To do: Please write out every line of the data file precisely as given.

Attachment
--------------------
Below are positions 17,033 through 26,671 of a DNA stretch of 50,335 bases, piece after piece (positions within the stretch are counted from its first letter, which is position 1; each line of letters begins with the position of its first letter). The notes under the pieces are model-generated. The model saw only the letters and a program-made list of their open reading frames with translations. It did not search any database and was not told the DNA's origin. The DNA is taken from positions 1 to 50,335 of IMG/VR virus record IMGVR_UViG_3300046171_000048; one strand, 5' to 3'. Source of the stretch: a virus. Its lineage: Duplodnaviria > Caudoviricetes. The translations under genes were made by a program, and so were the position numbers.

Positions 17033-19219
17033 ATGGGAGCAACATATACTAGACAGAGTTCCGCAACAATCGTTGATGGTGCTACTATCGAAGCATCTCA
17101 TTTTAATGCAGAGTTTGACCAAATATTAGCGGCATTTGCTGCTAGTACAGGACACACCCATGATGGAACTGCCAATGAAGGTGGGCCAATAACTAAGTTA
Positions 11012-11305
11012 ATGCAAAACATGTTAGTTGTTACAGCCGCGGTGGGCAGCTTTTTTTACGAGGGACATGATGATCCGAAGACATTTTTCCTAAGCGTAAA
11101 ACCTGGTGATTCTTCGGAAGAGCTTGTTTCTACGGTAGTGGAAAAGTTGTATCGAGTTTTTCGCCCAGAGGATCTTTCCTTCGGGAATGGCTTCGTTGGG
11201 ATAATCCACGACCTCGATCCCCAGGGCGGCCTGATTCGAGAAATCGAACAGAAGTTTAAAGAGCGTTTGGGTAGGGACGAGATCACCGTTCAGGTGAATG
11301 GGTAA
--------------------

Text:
Below are positions 17,033 through 26,671 of a DNA stretch of 50,335 bases, piece after piece (positions within the stretch are counted from its first letter, which is position 1; each line of letters begins with the position of its first letter). The notes under the pieces are model-generated. The model saw only the letters and a program-made list of their open reading frames with translations. It did not search any database and was not told the DNA's origin. The DNA is taken from positions 1 to 50,335 of IMG/VR virus record IMGVR_UViG_3300046171_000048; one strand, 5' to 3'. Source of the stretch: a virus. Its lineage: Duplodnaviria > Caudoviricetes. The translations under genes were made by a program, and so were the position numbers.

Positions 17033-19219
17033 ATGGGAGCAACATATACTAGACAGAGTTCCGCAACAATCGTTGATGGTGCTACTATCGAAGCATCTCA
17101 TTTTAATGCAGAGTTTGACCAAATATTAGCGGCATTTGCTGCTAGTACAGGACACACCCATGATGGAACTGCCAATGAAGGTGGGCCAATAACTAAGTTA
Positions 11012-11305
11012 ATGCAAAACATGTTAGTTGTTACAGCCGCGGTGGGCAGCTTTTTTTACGAGGGACATGATGATCCGAAGACATTTTTCCTAAGCGTAAA
11101 ACCTGGTGATTCTTCGGAAGAGCTTGTTTCTACGGTAGTGGAAAAGTTGTATCGAGTTTTTCGCCCAGAGGATCTTTCCTTCGGGAATGGCTTCGTTGGG
11201 ATAATCCACGACCTCGATCCCCAGGGCGGCCTGATTCGAGAAATCGAACAGAAGTTTAAAGAGCGTTTGGGTAGGGACGAGATCACCGTTCAGGTGAATG
11301 GGTAA